Compiler reports an error "create a Rust vector from an unsafe buffer" when creating a Rust vector from an unsafe buffer

Here is the code, copied from docs, it can not pass the test, reports "pointer being freed was not allocated" and "set a breakpoint in malloc_error_break to debug"

#[cfg(test)]
mod tests {
  use std::ptr;
  #[test]
  fn it_should_works() {
    unsafe fn buff<T>(src: *const T, elts: usize) -> Vec<T> {
          let mut buffer = Vec::with_capacity(elts);
          ptr::copy(src, buffer.as_mut_ptr(), elts);
          buffer.set_len(elts);
          buffer
      }

      let arr = Vec::from(["1".to_owned(), "2".to_owned(), "3".to_owned()]);
      let b = unsafe { buff(arr.as_ptr(), 3) };  
  }
}

However, when filling arr with type u32, it works:

#[cfg(test)]
mod tests {
  use std::ptr;
  #[test]
  fn it_works() {
    unsafe fn buff<T>(src: *const T, elts: usize) -> Vec<T> {
          let mut buffer = Vec::with_capacity(elts);
          ptr::copy(src, buffer.as_mut_ptr(), elts);
          buffer.set_len(elts);
          buffer
      }

      let arr = Vec::from([1, 2, 3]);
      let b = unsafe { buff(arr.as_ptr(), 3) };  
  }
}

Or, putting the code into main function also works, here is the playground, but it reports "
free(): double free detected".

My confusions are:
1. what's the differences between the three demo above;
2. how to set a breakpoint in malloc_error_break to debug.

No wonder if you don't hold up its safety invariants, stated in the doc comments upfront:

/// # Safety
///
/// * `ptr` must be correctly aligned for its type and non-zero.
/// * `ptr` must be valid for reads of `elts` contiguous elements of type `T`.
/// HERE >>> * Those elements must not be used after calling this function unless `T: Copy`.

TL;DR: you have a double free. arr.as_ptr() doesn't give away ownership, so you now have two Vecs that try to drop the same elements.

Yeah, that's the exact same thing again. The safety invariant states that you can re-use the source buffer if T: Copy (which String isn't, but u32 is), because in that case, it can't have a destructor, so destroying the original vector only deallocates the buffer, it doesn't incorrectly try to free two sets of copies of the same elements.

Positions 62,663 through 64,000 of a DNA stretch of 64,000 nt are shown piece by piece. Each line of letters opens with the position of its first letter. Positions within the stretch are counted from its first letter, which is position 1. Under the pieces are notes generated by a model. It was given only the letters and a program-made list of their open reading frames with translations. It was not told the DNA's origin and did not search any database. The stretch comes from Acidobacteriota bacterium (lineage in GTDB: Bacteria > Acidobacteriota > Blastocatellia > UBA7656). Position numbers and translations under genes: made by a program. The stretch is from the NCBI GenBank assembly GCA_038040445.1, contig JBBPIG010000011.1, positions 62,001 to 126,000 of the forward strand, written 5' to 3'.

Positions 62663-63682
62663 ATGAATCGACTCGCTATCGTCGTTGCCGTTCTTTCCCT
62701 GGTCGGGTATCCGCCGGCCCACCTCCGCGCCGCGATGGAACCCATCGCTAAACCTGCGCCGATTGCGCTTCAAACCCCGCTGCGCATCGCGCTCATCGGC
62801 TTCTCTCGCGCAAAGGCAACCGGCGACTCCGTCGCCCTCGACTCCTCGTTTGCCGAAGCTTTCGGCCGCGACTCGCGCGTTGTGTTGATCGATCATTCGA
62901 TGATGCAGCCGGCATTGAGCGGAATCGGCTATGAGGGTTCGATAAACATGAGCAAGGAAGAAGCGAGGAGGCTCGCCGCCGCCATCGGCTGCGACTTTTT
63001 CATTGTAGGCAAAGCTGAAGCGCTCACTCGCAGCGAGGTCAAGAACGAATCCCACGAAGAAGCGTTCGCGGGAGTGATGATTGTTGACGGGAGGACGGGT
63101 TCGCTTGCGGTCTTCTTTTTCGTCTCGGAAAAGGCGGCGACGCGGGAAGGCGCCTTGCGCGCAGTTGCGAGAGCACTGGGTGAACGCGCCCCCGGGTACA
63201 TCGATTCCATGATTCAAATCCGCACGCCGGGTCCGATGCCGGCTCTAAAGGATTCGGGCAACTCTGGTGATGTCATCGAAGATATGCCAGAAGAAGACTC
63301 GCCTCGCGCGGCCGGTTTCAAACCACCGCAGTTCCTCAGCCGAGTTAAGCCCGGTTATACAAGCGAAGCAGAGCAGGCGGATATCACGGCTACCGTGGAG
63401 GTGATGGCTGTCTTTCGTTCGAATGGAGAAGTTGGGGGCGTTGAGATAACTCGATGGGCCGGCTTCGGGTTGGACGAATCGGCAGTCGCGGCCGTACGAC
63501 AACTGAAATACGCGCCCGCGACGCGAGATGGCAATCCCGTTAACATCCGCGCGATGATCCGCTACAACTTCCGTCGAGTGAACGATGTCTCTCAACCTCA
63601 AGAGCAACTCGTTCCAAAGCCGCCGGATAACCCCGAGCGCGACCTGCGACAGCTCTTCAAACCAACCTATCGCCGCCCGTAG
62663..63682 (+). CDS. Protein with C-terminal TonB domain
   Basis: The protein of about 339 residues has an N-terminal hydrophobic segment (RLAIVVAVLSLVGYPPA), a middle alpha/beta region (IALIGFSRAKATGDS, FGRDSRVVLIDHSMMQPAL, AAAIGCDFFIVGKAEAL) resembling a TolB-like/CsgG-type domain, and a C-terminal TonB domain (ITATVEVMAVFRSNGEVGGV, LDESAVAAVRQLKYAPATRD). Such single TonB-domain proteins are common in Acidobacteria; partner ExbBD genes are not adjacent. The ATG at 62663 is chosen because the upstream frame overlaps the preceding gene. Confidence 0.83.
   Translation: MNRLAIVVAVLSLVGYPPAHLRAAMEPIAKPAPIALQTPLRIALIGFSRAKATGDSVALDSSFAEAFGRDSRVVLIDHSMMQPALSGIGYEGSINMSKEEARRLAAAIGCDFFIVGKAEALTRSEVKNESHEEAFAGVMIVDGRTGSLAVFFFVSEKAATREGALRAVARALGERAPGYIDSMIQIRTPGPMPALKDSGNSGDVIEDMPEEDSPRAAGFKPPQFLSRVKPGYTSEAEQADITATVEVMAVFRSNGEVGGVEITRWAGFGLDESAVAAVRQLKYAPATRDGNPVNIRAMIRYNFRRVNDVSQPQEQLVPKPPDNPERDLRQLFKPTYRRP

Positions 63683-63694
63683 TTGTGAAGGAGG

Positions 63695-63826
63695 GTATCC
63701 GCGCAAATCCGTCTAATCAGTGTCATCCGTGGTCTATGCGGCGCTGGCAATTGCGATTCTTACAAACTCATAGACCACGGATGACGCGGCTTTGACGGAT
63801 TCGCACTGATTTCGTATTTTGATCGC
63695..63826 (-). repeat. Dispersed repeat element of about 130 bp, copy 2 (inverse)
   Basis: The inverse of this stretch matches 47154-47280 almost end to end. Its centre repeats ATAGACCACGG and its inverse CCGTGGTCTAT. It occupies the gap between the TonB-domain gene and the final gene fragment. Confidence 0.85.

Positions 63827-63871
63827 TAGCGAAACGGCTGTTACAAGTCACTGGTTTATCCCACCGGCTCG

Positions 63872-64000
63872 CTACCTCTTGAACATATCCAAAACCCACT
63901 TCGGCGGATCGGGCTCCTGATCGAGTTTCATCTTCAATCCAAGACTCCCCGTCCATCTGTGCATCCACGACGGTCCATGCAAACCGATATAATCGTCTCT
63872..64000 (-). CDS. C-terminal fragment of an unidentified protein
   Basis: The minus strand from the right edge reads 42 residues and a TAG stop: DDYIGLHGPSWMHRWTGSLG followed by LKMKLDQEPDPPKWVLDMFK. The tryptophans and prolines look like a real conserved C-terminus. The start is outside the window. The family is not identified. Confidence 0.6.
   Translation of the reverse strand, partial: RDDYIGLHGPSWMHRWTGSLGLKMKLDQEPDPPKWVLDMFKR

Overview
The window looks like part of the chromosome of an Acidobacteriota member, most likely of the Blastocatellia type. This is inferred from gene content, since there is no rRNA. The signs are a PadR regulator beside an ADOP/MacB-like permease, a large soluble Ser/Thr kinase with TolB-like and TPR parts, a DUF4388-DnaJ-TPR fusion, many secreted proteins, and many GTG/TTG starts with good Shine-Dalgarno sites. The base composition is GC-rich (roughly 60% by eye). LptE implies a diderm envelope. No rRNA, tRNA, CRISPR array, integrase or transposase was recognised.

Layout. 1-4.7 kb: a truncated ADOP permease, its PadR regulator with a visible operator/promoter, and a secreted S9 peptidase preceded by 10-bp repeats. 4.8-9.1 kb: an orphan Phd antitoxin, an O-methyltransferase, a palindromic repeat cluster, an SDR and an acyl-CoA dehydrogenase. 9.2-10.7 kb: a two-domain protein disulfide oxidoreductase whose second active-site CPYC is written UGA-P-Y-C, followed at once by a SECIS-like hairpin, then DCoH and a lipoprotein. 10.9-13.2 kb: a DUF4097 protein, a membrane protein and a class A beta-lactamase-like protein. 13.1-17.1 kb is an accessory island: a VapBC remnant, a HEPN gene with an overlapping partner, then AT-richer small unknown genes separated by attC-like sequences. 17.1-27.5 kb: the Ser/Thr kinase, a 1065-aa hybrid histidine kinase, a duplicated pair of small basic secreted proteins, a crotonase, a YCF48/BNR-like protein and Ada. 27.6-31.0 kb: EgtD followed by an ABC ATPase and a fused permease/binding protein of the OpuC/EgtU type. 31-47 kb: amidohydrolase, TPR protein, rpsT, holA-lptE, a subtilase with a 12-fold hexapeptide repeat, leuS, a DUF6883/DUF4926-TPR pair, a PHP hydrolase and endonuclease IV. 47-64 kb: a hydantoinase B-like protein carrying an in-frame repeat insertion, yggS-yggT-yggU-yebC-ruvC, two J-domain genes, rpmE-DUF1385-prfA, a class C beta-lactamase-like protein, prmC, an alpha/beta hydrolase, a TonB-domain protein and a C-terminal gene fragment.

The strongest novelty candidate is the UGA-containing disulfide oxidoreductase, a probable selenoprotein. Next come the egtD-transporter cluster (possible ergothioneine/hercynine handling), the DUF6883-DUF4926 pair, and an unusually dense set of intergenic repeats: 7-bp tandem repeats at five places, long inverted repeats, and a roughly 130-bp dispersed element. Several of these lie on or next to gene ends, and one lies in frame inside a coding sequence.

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When you use ptr::copy on a String, you end up with two copies of the string that both own the same string data. Then, once the second copy of the string goes out of scope, it tries to destroy the string data, but it has already been destroyed by the other copy. Hence the error.

I recommend adding a Copy bound to your function so that it can only be used with types that are valid to copy:

unsafe fn buff<T: Copy>(src: *const T, elts: usize) -> Vec<T> {
    let mut buffer = Vec::with_capacity(elts);
    ptr::copy(src, buffer.as_mut_ptr(), elts);
    buffer.set_len(elts);
    buffer
}

@H2CO3 @alice I see, it help me a lot. But one more question, why it can work in fn main but not in unit test, and how to set a breakpoint in malloc_error_break?

It either works in both of them or in neither of them. If you mean that the erroneous code behaves differently across the two setups, then that's Undefined Behavior for you :man_shrugging:

That depends on what debugger you use.

Duplicating a String and destroying it twice will definitely not work in fn main either.

1 Like